Student honors husband's memory by completing her degree
Graduating from high school in 1978, Brenda Oftedahl dreamed of attending college to become a veterinarian, but because college wasn’t an option for her at that time she began work at a local bank. When Oftedahl married and had children of her own, she and her husband, Marv, instilled the importance of education in their three kids. “My kids knew from day one they would go to college because it’s something I wanted to do and couldn’t,” Oftedahl said.
In 2010, however, that all changed.
Because both of her sons attended University of Wisconsin-Platteville, Oftedahl received a lot of university communications and marketing materials in the mail. “One day a flyer came to the house that said I could get a business degree online, and I just decided it was something I was going to do.”
Oftedahl started the Business Administration bachelor’s degree program while working full-time as a bank compliance officer, and she set a goal to graduate in 2015. When Marv was diagnosed with esophageal cancer in 2011, she knew her plan had the potential to change, but she kept at her coursework. “Everyone at UW-Platteville was very supportive,” she said. “I can’t say I asked for many special favors, but I let my professors know Marv was in the hospital, and everybody was so kind and accommodating, and I greatly appreciated that.” During the tumultuous time, Oftedahl developed a special relationship with her advisor, Cameo Updike, who was instrumental in helping Oftedahl stay on track to graduate.
Marv achieved remission, but the cancer returned in 2014 — this time terminally. “I was on schedule to meet my five-year goal when the cancer came back, but I said ‘no,’ and we did some traveling,” she said. Oftedahl said the decision to slow her coursework down to spend more time with Marv was a difficult one for a sentimental reason. “I wanted him to see me graduate,” she said. “But it wasn’t to be. I thought it was more important to spend time with him than focus on classes.”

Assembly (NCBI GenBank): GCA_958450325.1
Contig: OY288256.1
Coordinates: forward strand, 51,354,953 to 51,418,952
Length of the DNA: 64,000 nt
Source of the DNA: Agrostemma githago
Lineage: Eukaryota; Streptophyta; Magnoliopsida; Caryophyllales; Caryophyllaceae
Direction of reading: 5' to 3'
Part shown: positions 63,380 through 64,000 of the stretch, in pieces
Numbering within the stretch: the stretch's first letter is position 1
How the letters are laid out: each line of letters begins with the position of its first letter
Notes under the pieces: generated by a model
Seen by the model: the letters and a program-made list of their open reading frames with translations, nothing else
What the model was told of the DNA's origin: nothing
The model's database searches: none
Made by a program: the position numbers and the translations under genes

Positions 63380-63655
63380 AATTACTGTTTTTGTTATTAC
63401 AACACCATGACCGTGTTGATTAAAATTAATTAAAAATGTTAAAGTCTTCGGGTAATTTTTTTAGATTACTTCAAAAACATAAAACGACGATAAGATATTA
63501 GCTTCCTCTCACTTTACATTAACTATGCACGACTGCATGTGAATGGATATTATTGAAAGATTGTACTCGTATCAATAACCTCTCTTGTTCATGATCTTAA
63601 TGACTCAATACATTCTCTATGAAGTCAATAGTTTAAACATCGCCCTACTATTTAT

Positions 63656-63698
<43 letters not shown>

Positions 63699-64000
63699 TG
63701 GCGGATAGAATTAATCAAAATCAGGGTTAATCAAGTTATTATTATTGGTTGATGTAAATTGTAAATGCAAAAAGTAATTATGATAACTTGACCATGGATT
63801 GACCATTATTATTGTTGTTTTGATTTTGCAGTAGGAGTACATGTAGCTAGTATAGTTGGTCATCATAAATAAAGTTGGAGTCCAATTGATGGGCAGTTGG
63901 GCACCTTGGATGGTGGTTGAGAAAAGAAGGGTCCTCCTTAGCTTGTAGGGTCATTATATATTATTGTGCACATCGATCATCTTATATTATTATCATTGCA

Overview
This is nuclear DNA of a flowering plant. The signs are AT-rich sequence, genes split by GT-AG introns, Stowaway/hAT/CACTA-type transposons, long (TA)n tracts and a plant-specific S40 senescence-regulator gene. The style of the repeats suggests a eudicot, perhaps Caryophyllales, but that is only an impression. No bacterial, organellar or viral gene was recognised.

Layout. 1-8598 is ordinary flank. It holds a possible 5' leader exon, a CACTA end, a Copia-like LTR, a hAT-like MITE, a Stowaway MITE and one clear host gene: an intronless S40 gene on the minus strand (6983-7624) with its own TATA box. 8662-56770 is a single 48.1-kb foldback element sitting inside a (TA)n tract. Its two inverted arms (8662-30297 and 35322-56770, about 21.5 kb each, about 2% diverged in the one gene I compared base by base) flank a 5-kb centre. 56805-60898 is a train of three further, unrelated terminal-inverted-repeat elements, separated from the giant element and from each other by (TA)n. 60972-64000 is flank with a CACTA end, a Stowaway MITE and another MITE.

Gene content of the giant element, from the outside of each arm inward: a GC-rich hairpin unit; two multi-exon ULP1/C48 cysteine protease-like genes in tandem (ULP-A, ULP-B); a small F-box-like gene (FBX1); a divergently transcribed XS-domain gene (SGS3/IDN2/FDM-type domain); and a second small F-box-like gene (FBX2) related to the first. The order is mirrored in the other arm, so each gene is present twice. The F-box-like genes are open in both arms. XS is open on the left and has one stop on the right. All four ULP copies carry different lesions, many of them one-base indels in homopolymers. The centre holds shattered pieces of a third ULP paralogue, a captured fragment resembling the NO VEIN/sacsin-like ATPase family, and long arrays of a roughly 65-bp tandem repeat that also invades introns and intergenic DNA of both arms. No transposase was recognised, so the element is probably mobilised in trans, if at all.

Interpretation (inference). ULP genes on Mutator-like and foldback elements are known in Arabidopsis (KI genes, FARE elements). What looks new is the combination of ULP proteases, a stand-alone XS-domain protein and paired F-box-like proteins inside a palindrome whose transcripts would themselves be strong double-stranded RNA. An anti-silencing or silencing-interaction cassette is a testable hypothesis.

In an effort to spend all the time with Marv she could, Oftedahl took a break from her coursework until June 2015, the month Marv died. After that, she pushed herself to complete courses for September. While it was difficult, concentrating on her assignments helped to ease her mind. “When I was at home, rather than focus on the fact I was alone, I had something to do that would distract me,” she said. “School has been truly therapeutic for me.”
With Marv’s passing, Oftedahl has found support for her education from other family members. She is the first one of eight children in her family to earn a college degree, and when she told her 84-year-old mother she was graduating, her mother insisted on coming to commencement. “I said, ‘Are you sure mom? It’s four-and-a-half hours in a car,’ ” she said with a laugh. “She hasn’t quite understood all that’s gone into it, but she’s very proud of me. I think it means more to her probably than to me.”
On May 6, Oftedahl crossed the stage and graduated with honors, while her mother, daughter, and two sons cheered her on. When asked how she felt about being at graduation, she said it was both exciting and sad.
“It was hard not to have my husband there,” she said, adding that Marv was supportive of her decision to get a degree from the very beginning. “It was all out of our pockets, and he never ever complained. He knew it was just something I was doing for me.”
Even though Marv couldn’t be physically present at her graduation, he was there with Oftedahl in her heart, just as he’s been for the last year.
“He was very proud of me,” she said, pausing. “More so than I knew until after he passed and people started telling me things he’d said about me.”
Oftedahl is proud of herself, too, and after making one of her personal dreams come true, she plans to eventually earn her master’s degree. As of now, she said, UW-Platteville Online is her top choice.
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